We value as part of the building process the design, layout, and navigation of student ePortfolios to facilitate the development of digital and visual literacy; and we expect that all elements of the ePortfolio demonstrate careful editing and proofreading. It is always surprising to us that despite familiarity with social media (e.g., Facebook) the construction of a well-designed and clearly organized ePortfolio is far from intuitive for most students (even for those with a minor in graphic design). Although we align with many others who appraise the technology as secondary, some platforms afford an extensive array of design and navigational choices. We have been fortunate the past several years to implement through collaborative efforts educational software from Digication, a platform adopted by many institutions.

Because student ePortfolios are comprised mostly of text, evidence of effective communication is paramount to include organization, structure, clarity, and style. Relatedly, fully developed ePortfolios convey a sense of purpose to the reader; the writer is able to signal a strong sense of what she is trying to do or say. Our final criteria—overall effect—refers to the gestalt of the product. We confront the extent to which the entire ePortfolio is cohesive, convincing, and makes a strong case for its author's abilities, knowledge, and learning development.

Preliminary Observations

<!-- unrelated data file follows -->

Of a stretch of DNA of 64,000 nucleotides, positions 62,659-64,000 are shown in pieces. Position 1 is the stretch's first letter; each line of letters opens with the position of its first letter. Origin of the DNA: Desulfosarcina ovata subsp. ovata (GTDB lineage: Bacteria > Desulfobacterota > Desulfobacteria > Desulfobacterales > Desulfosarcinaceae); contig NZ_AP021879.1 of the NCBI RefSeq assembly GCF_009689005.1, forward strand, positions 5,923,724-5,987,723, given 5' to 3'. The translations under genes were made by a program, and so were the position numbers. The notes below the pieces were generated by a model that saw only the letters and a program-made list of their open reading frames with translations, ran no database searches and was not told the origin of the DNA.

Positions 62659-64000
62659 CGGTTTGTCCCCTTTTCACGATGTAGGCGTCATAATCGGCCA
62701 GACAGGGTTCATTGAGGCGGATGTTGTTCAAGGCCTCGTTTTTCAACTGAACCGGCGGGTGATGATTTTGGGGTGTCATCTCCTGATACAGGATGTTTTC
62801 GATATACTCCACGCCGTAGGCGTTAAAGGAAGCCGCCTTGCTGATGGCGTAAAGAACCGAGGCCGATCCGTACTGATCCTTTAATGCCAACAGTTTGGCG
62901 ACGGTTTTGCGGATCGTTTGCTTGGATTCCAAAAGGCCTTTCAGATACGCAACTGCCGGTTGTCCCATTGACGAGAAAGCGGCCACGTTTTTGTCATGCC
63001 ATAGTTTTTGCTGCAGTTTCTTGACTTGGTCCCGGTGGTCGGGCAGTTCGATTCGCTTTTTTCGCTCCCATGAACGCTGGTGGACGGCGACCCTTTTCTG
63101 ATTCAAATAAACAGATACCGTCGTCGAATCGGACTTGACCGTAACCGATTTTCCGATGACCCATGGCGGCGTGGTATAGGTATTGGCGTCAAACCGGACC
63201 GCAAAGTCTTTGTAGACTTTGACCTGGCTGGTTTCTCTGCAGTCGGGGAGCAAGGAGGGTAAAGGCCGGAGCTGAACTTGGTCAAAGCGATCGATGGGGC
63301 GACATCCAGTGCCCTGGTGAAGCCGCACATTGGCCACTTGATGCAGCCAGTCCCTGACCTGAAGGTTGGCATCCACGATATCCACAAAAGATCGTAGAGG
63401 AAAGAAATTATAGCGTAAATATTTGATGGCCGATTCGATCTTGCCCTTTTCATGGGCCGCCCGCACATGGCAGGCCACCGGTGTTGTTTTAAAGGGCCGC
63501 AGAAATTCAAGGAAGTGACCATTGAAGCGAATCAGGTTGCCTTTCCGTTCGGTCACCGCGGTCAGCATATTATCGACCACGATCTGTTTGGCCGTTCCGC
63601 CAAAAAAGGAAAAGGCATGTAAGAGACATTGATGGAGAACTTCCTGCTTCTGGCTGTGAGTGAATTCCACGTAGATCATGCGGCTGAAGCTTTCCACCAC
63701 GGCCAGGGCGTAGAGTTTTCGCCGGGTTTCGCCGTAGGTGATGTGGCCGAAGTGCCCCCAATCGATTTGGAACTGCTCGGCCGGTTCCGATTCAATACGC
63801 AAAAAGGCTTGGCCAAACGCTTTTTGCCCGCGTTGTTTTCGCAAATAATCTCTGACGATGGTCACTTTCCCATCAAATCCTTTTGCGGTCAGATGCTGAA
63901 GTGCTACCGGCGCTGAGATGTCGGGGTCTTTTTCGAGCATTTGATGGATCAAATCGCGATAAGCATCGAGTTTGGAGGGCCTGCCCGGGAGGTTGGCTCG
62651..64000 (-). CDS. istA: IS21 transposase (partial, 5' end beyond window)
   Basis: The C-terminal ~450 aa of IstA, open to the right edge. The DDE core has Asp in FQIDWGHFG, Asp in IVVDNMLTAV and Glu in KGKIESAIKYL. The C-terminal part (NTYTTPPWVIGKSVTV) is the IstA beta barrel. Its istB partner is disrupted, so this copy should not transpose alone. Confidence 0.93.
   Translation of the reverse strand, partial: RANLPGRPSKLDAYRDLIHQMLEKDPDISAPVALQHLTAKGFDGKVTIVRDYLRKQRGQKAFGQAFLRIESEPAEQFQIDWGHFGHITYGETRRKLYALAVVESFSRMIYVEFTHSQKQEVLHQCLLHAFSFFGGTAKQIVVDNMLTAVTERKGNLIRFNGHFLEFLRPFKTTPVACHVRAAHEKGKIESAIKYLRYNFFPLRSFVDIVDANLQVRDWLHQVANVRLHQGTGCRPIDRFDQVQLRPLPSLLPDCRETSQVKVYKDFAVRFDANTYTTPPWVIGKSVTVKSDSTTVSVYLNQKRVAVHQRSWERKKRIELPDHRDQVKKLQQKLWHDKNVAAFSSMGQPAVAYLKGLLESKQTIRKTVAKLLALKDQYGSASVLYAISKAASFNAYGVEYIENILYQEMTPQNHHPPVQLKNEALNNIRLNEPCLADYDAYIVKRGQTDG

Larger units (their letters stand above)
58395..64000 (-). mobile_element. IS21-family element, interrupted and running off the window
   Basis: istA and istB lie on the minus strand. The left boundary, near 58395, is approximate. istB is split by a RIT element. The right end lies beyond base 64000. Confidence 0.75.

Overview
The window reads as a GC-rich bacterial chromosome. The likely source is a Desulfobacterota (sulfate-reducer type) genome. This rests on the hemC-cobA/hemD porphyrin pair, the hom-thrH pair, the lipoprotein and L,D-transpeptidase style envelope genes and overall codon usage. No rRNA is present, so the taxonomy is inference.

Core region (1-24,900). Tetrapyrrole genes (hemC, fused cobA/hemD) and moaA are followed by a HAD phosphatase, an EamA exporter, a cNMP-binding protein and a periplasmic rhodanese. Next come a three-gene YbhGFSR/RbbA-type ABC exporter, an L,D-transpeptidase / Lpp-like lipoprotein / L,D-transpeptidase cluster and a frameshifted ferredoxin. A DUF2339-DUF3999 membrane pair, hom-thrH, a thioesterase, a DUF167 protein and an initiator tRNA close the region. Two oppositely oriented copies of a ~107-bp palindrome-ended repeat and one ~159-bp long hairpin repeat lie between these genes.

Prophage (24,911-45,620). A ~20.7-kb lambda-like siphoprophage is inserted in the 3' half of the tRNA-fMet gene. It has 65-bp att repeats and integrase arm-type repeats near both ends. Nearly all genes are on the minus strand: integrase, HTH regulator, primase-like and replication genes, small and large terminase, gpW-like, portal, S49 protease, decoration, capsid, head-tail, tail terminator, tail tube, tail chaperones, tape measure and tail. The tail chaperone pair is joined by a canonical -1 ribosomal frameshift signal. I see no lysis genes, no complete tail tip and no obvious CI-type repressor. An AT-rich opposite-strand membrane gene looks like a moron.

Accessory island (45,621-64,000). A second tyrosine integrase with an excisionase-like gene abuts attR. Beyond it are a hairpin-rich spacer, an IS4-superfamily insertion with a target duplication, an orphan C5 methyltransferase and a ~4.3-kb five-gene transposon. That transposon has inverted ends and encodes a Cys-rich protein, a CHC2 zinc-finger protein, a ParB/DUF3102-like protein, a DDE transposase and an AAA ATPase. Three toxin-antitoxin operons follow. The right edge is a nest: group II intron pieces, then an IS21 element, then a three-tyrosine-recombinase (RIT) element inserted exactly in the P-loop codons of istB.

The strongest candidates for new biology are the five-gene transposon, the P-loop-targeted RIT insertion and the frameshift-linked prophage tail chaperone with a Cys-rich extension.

In Figure 2, we provide screenshots of homepages for two recent BSPH student ePortfolios, from fall 2018. As is evident, in addition to the initial “welcome” or “about me” page, the top banner of our common template enables links to six additional pages. The first four are restricted to the program's four cross-cutting competencies—frameworks, communication, diversity and culture, and professionalism. As described, students also build a fifth page of their choosing, to tailor further their ePortfolio content, and are encouraged to select a theme or thread consistent with their experiences both inside and outside the BSPH program that have shaped their current goals and future aspirations. Vidhya, an aspiring MD/MPH candidate, elected to emphasize her undergraduate research experiences; Alison, an early-entry MHA student, elected to emphasize her career interests in child advocacy and policy development. The final page—reflection—serves mainly as a placeholder for students to upload the final paper at the end of the semester focused on the process of building the ePortfolio including the curation of artifacts, their organization, and their connections. Students are also required to characterize, in the final reflection, the ways in which their artifacts represent understanding and application of BSPH program goals, meet cross-cutting competency expectations, and demonstrate preparedness for post-graduation.